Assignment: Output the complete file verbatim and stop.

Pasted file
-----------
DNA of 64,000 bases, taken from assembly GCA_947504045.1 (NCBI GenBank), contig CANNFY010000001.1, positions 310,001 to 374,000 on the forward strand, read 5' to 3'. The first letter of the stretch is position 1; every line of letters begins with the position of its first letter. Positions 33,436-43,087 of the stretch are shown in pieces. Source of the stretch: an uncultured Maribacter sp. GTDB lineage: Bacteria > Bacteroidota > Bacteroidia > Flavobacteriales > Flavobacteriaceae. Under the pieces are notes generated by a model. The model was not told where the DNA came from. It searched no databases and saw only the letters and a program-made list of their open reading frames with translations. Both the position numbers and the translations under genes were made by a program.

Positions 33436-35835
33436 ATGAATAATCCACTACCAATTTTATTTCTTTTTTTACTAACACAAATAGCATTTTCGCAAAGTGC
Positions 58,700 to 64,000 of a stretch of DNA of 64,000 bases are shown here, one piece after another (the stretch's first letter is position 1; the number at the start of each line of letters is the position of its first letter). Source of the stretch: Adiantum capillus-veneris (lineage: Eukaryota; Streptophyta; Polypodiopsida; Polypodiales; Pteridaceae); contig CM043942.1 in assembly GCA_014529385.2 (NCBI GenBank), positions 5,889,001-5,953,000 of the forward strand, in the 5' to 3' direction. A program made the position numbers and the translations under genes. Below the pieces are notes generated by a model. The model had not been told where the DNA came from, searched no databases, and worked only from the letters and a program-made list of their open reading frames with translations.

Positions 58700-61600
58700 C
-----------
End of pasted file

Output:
DNA of 64,000 bases, taken from assembly GCA_947504045.1 (NCBI GenBank), contig CANNFY010000001.1, positions 310,001 to 374,000 on the forward strand, read 5' to 3'. The first letter of the stretch is position 1; every line of letters begins with the position of its first letter. Positions 33,436-43,087 of the stretch are shown in pieces. Source of the stretch: an uncultured Maribacter sp. GTDB lineage: Bacteria > Bacteroidota > Bacteroidia > Flavobacteriales > Flavobacteriaceae. Under the pieces are notes generated by a model. The model was not told where the DNA came from. It searched no databases and saw only the letters and a program-made list of their open reading frames with translations. Both the position numbers and the translations under genes were made by a program.

Positions 33436-35835
33436 ATGAATAATCCACTACCAATTTTATTTCTTTTTTTACTAACACAAATAGCATTTTCGCAAAGTGC
Positions 58,700 to 64,000 of a stretch of DNA of 64,000 bases are shown here, one piece after another (the stretch's first letter is position 1; the number at the start of each line of letters is the position of its first letter). Source of the stretch: Adiantum capillus-veneris (lineage: Eukaryota; Streptophyta; Polypodiopsida; Polypodiales; Pteridaceae); contig CM043942.1 in assembly GCA_014529385.2 (NCBI GenBank), positions 5,889,001-5,953,000 of the forward strand, in the 5' to 3' direction. A program made the position numbers and the translations under genes. Below the pieces are notes generated by a model. The model had not been told where the DNA came from, searched no databases, and worked only from the letters and a program-made list of their open reading frames with translations.

Positions 58700-61600
58700 C